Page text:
Thursday, March 18, 2010

Instructional Design and Experiential Learning

I was reading an interesting blog post on Instructional Design versus Experiential Design: do you have what it takes? by Koreen Olbrish. I have picked out a particularly interesting bit.

Experiential learning is a process of learning by doing. According to David Kolb, an individual learns from personal experiences and from the environment.

1. Having said this, I think it may be incorrect to deduce that elearning/workshops may not be able to provide experiential learning. In well designed programs, the learner can learn by doing and needless to say, he will learn from his own experiences and from the environment.

2. Instructional design is based on the learner's true needs. Therefore, it will be a systematic layout of content if the learner truly needs this. Instructional design is about designing the program such that learning happens. Therefore, the type of instructional strategy suggested above is just one among millions.

3. Even VLEs require to have a sound instructional base. Why? Your environment may be extremely real and may wow the learner. But, if you have learning presented in a manner where they are required to read off a book, attend a lecture in a VLE, or have information which is just difficult to find, this will make it less easy to learn. The learner may be better off with an eLearning program.

4. Even games have boundaries, rules, logic that can be learnt very quickly. If these are defined well in an eLearning program, I think we can design experiential learning. If the learner gets to do things to learn, I think you have a good program. Again, it has to have a strong instructional base.

5. I guess it is great if instructional designers break content into simpler chunks to ensure that they have a greater understanding of the content itself. But how the content should be presented, should be based on the learner's current knowledge and the skills that he wishes to acquire.

6. I am a huge fan of VLEs provided the usability issues are removed. But, I think it may not be right to say that great eLearning programs and workshops cannot provide for experiential learning.

7. I completely agree with Koreen that it requires a different kind of skill set to actually design experiential learning. It requires a lot of research into the learner's reality, the content itself, iteration in the design process, lots of brainstorming, and competent instructional designers, visual designers, and SMEs.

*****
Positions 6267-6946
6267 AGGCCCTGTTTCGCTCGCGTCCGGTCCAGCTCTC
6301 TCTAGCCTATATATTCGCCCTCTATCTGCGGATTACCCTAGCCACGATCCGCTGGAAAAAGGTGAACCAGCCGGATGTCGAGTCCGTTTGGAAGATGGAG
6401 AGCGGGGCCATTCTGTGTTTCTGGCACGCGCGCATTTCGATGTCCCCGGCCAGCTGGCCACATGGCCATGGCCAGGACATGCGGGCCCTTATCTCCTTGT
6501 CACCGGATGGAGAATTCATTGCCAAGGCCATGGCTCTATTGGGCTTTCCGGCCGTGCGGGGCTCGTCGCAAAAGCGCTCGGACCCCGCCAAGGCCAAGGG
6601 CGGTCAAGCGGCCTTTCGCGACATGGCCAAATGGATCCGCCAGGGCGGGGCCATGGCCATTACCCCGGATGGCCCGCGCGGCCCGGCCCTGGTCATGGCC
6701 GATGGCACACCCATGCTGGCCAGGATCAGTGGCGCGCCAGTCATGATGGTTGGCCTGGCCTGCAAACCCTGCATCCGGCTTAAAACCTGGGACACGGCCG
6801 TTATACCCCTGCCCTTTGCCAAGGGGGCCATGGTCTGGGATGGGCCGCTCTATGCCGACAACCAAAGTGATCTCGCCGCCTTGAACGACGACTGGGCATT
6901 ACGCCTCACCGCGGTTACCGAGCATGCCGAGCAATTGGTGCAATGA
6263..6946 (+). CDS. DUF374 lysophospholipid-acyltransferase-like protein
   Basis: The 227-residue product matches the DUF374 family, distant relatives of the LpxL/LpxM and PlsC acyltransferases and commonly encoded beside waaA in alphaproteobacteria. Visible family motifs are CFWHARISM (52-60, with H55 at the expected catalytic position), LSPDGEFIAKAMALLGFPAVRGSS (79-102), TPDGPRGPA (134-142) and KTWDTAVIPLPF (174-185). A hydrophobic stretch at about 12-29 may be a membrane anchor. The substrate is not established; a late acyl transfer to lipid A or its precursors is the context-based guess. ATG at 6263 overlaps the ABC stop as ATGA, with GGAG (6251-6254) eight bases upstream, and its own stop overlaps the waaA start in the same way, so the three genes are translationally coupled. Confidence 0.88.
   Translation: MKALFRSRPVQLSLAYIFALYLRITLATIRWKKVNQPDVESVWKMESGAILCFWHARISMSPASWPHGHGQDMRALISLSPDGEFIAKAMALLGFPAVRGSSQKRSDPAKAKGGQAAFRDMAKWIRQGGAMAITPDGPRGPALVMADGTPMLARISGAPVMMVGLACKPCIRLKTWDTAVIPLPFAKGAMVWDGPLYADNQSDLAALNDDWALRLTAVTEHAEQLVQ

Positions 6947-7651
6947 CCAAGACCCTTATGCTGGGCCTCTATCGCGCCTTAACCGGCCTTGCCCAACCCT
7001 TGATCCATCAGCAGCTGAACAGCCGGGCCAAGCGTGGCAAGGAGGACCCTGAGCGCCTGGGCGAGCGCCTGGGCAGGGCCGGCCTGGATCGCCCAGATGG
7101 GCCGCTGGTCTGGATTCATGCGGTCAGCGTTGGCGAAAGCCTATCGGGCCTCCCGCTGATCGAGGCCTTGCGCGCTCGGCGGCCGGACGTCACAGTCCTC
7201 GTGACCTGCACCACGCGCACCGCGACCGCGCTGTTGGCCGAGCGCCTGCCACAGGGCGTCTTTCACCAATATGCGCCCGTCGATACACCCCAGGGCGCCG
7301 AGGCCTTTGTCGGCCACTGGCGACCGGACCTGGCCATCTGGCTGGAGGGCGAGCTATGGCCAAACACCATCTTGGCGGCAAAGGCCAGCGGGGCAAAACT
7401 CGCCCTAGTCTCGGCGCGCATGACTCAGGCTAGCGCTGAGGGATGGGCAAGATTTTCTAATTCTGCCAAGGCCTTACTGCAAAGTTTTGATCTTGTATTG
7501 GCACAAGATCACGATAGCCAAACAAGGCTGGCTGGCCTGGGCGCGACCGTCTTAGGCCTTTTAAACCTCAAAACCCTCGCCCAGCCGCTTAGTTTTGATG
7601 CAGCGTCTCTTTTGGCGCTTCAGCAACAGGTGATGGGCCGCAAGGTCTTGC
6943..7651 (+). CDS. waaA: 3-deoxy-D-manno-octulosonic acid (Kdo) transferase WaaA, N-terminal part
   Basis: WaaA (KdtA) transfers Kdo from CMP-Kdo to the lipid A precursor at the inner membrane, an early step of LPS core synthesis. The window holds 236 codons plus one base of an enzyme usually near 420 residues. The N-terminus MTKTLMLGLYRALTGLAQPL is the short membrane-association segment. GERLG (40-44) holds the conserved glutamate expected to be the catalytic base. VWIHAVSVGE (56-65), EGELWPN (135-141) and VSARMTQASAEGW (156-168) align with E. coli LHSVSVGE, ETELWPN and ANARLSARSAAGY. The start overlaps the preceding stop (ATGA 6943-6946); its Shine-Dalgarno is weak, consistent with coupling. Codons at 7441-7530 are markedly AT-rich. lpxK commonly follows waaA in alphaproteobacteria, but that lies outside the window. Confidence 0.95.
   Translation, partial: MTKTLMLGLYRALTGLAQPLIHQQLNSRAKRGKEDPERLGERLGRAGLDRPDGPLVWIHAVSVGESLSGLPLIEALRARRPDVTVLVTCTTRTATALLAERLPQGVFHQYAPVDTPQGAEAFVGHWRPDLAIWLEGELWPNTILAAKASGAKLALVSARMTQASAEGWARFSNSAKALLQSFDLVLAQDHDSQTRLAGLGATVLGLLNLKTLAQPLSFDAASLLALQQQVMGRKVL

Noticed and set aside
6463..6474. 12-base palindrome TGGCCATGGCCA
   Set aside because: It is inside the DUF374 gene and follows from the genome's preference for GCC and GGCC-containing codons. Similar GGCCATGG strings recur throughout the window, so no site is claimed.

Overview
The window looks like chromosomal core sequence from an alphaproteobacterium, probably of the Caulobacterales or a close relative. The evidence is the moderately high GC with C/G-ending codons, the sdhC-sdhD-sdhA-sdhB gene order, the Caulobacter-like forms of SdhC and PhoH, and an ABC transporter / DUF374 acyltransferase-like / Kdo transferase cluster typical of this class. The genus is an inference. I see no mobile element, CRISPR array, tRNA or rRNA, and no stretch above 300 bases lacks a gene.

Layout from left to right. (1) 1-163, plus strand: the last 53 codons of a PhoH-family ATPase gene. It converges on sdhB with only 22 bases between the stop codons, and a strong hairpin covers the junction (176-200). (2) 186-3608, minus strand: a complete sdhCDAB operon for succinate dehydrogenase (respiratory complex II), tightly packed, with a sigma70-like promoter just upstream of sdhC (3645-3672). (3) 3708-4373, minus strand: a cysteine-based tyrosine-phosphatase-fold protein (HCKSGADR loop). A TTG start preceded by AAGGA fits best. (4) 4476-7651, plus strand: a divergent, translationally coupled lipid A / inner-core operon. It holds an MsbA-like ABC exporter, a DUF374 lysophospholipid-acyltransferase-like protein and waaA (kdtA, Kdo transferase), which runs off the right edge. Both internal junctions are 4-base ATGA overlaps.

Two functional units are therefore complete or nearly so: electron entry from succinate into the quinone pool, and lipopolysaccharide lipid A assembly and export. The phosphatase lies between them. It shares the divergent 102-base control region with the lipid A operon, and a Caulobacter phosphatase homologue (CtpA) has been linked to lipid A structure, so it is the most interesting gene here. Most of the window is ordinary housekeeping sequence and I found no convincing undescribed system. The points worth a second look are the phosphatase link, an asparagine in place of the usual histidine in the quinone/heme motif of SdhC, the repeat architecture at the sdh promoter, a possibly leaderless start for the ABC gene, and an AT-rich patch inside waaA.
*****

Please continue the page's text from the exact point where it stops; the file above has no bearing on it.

8. Therefore, my point in a nutshell, it is never Instructional design versus Experiential design. If your learners are learning, there is always instructional design in work there. You may not have designed it your self. I remember @Abhinava mentioning the same during his session at the IDCI session. We learn a lot of things unconsciously but this is always backed up by good instructional design.

What do you think?
1. Can we ensure experiential learning in eLearning/workshops?
2. Is experiential design truly possible only in a VLEs?
3. Is instructional design always about simplifying content?


Sumeet Moghe said...

Great thinking Archana! I think there's quite a limit to which you can stretch the 'experiential'. The key is that experiential doesn't have to mean expansive or elaborate. An experiential solution could be really simple (not simplistic). In my world, (after being enlightened by Dr. Kapp), information in context trumps instruction out of context. For example, a very well designed course on Influencing with a series of 'experiential' exercises and games may get trumped by a two page article that I can find on my company intranet when I have an influencing problem. Or even better -- the influencing patterns from Linda Rising that I find as a result of a Google search!

Is this 'instructionally sound' - maybe not. Is this experiential - hell yeah! If I can find useful ways to solve my problems, when I face those problems, I'm learning experientially. So the concept of experiential design doesn't have to be limited to specific tools or contexts.

I've been looking the good practice toolkits and they're examples of experiential design that's neither traditional elearning nor a modern 3d environment!

Archana Narayan said...

Thanks for sharing your thoughts and the link to Good practice, Sumeet. Your thoughts have me thinking, what does 'instructionally sound' truly mean? When:
1. Learning takes place?
2. Information is easy to find and useful?
3. Knowledge I need to make the right decision is available to me?
4. I can transfer what i have learnt over a period of time?

Any thoughts...

Sumeet Moghe said...

Amen to all four. For me it's key that learning is timely and in the right context. I think you capture both in your summary.

hemcoined said...

This will make it less easy to learn. The learner may be better off with an eLearning program. Access Platform